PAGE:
Shavuot, marking the emergence of the Jewish people into a nation, by virtue of their receiving and accepting the Torah, also marks a completion. Perhaps that is why the holiday is called Shavuot, "Weeks." We want to identify this holiday as a completion of the process of Jewish nationhood.

No one is certain why G-d chose the number "7" to signify completion. All we can do is speculate, observe and marvel.

In honor of our own completion of the 49 day period leading up to Shavuot, we present 49 allusions to the number "7" within Judaism. How many of these do you recognize? How many more can you add?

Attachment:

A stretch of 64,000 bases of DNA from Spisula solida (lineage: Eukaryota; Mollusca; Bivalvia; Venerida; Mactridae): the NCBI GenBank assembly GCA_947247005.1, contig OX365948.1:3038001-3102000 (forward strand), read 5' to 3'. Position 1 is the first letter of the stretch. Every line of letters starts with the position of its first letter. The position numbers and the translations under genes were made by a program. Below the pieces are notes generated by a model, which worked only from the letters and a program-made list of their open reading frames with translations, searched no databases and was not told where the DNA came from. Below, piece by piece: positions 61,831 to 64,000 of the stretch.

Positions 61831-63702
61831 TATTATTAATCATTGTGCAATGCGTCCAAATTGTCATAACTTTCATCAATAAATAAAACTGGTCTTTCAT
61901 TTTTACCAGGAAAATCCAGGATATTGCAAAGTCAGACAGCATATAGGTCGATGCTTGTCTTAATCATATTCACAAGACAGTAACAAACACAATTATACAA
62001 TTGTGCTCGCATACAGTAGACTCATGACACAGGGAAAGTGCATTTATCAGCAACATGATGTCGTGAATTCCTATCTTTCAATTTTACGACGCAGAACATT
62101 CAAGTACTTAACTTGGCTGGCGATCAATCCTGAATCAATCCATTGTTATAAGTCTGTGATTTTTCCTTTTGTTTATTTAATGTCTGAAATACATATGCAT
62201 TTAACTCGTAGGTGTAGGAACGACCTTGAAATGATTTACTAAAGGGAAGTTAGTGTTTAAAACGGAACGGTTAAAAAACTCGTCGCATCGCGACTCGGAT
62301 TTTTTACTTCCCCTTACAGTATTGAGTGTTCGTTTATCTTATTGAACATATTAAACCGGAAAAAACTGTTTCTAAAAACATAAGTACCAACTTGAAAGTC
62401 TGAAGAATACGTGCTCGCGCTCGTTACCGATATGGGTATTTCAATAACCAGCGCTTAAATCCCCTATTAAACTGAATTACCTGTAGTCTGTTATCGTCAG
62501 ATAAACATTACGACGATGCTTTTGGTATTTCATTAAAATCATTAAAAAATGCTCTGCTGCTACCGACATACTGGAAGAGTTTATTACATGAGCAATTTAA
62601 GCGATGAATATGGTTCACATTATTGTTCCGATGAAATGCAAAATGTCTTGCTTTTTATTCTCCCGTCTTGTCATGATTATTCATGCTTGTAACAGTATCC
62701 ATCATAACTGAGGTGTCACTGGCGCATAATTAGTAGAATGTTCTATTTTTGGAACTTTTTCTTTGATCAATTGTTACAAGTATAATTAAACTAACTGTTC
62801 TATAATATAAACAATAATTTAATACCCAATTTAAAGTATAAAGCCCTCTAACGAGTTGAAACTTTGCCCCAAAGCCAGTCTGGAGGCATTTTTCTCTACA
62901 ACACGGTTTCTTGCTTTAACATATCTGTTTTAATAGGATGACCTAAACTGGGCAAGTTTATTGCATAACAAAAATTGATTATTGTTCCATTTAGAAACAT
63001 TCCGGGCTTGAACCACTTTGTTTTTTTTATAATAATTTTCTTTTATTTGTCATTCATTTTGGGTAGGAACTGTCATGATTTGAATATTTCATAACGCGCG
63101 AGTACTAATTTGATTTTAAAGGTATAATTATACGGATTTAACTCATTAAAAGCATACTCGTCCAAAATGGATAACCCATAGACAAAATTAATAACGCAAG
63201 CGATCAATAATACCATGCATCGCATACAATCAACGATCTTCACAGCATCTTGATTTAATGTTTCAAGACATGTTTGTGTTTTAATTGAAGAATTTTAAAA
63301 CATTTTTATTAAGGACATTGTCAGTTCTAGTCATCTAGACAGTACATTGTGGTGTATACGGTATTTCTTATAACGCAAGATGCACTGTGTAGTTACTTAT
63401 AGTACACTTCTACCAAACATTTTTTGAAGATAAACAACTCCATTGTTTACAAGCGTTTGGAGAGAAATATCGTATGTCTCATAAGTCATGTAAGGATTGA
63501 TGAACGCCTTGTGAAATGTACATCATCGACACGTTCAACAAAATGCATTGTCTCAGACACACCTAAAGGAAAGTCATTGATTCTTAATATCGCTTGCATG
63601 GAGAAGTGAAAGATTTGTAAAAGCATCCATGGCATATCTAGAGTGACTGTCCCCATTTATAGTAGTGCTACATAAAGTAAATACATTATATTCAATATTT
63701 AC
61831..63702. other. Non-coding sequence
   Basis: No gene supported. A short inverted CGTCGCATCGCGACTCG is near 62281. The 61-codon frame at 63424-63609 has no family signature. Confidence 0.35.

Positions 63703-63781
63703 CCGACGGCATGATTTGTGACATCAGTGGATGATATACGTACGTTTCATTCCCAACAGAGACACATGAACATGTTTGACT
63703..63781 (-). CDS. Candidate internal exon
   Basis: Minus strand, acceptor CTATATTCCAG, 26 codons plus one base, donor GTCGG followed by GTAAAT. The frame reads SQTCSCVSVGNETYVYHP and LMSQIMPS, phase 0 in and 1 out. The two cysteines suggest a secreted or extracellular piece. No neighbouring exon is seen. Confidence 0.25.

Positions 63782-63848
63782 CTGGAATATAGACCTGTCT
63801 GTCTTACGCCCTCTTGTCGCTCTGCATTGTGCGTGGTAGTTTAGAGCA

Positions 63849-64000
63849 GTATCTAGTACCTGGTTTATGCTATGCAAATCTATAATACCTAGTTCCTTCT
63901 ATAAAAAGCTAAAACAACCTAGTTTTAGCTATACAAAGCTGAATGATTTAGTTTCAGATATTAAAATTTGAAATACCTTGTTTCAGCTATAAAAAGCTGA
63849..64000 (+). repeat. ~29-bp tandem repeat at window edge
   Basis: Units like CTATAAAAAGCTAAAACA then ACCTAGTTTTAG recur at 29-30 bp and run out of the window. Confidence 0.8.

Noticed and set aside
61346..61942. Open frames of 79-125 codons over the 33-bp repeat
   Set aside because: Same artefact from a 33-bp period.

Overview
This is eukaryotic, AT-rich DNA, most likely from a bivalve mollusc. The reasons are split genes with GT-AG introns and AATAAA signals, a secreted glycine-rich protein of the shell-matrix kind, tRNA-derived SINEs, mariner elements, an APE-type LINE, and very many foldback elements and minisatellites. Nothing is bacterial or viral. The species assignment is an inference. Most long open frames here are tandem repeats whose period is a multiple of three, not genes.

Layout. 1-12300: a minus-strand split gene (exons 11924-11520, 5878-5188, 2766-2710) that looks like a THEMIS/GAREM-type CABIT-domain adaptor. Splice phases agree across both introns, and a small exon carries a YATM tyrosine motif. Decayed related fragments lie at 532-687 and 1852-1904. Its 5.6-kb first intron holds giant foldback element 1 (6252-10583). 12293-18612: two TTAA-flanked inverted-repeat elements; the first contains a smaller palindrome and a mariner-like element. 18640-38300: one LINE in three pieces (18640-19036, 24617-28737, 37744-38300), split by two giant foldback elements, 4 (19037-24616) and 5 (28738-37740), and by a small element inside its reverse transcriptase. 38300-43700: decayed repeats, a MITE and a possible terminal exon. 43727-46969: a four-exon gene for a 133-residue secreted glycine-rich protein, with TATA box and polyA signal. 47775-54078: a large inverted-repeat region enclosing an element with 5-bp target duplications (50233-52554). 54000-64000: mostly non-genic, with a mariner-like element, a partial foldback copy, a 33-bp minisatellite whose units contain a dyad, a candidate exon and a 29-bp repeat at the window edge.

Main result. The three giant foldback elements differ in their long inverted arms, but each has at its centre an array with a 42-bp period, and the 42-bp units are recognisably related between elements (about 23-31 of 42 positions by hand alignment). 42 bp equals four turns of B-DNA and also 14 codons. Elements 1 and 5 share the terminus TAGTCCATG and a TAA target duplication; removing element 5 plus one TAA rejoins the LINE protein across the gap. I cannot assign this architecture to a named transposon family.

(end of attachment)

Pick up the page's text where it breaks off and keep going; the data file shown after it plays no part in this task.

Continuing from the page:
THE MAGNIFICENT SEVENS!

   1. Shabbat is the 7th day of the week.
   2. There are 7 weeks in the counting of the Omer before Shavuot. (Leviticus 23:15)
   3. In Israel, there are 7 days of Passover and Sukkot. (Leviticus 23:6, 34)
   4. Every 7th year, the land lays fallow during Shmita (Sabbatical year). (Leviticus 25:4)
   5. After 7 cycles of Shmita, we have a Jubilee year (Yovel). (Leviticus 25:8)
   6. When a close relative dies, we sit Shiva for 7 days.
   7. On Sukkot we shake 7 species - 1 Lulav, 1 Esrog, 2 willows, and 3 myrtles.
   8. Yitro, the first real convert to Judaism, had 7 different names, and 7 daughters (one who married Moses).
   9. Moses was born and died on the same day - the 7th of Adar.
  10. Our Sukkah huts are "visited" by 7 guests - Abraham, Isaac, Jacob, Moses, Aaron, Joseph and David.
  11. The Menorah in the Temple had 7 branches.
  12. Achashvarosh, King of Persia during the miracle of Purim, held a party for 7 days. (Esther 1:5)